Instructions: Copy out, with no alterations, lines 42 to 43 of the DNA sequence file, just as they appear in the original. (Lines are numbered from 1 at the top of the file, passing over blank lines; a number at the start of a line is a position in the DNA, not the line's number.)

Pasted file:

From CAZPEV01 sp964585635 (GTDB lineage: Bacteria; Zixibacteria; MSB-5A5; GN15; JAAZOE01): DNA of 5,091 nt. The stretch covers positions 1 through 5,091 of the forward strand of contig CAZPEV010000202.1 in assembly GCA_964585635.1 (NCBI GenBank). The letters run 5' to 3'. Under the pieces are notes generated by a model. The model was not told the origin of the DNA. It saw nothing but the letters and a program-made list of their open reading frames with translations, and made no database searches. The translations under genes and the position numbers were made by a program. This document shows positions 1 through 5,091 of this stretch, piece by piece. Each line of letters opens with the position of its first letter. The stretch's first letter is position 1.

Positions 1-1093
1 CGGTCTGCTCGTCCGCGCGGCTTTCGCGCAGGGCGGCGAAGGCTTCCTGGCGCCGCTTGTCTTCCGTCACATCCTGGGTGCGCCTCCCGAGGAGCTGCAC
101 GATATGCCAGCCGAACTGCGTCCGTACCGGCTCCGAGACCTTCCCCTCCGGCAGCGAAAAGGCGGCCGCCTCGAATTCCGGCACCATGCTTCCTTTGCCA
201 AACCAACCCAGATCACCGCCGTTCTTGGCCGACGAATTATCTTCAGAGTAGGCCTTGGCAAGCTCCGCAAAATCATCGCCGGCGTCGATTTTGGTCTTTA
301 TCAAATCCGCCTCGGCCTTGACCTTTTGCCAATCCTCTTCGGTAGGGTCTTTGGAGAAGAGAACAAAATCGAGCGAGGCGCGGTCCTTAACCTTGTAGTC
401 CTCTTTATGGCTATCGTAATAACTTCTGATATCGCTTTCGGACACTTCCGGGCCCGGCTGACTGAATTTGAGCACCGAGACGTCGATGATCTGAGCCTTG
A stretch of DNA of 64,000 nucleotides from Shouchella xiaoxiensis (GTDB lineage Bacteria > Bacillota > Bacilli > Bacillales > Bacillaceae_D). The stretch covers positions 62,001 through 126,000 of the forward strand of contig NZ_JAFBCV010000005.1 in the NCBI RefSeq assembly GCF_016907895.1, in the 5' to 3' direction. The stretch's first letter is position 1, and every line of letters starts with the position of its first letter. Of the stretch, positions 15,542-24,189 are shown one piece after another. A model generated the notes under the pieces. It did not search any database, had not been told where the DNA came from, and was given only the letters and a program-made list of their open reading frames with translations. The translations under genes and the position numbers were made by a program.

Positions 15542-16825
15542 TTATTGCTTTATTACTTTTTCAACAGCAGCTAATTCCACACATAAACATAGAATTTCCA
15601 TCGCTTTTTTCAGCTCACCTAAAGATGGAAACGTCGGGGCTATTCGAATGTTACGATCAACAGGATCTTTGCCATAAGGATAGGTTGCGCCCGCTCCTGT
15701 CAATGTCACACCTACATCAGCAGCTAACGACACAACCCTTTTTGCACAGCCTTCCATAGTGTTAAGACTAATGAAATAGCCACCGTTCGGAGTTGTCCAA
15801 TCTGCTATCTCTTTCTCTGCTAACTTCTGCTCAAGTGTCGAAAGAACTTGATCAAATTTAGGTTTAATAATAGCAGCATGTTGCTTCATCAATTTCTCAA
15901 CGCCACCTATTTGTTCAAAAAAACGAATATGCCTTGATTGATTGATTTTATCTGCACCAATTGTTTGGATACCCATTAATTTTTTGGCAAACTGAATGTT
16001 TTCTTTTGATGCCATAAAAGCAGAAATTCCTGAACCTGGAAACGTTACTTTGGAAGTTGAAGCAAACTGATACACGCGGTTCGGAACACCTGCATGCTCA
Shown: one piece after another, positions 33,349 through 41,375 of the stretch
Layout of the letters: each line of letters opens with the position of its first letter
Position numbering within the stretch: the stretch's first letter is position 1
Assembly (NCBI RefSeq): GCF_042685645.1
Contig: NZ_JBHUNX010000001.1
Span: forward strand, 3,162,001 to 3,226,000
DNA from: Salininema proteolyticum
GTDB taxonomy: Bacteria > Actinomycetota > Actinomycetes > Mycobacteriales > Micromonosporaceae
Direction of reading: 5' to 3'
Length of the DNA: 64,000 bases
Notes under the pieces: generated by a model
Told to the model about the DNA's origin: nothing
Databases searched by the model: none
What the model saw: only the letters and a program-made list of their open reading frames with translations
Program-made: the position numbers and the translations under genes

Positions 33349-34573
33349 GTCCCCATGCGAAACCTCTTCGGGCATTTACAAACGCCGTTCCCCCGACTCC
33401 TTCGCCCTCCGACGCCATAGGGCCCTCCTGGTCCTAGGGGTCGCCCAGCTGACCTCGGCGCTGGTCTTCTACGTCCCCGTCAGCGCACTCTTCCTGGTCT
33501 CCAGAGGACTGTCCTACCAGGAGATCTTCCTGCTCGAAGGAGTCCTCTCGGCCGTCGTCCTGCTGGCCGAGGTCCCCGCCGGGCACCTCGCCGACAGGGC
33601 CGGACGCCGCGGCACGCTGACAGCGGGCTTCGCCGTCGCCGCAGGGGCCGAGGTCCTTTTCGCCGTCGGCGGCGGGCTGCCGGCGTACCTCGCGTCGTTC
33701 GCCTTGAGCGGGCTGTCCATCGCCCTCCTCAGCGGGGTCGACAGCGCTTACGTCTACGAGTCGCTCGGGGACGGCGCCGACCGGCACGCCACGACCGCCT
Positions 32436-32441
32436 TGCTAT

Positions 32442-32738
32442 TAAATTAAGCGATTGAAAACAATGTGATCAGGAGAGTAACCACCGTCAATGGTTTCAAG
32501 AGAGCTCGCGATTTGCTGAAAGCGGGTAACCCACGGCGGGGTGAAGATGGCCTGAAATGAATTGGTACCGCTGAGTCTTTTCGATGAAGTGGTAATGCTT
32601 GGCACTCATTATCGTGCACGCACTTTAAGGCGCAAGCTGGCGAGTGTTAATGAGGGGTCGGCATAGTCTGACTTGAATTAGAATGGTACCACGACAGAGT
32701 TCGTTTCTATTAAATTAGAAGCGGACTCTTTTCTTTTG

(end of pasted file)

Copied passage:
32601 GGCACTCATTATCGTGCACGCACTTTAAGGCGCAAGCTGGCGAGTGTTAATGAGGGGTCGGCATAGTCTGACTTGAATTAGAATGGTACCACGACAGAGT
32701 TCGTTTCTATTAAATTAGAAGCGGACTCTTTTCTTTTG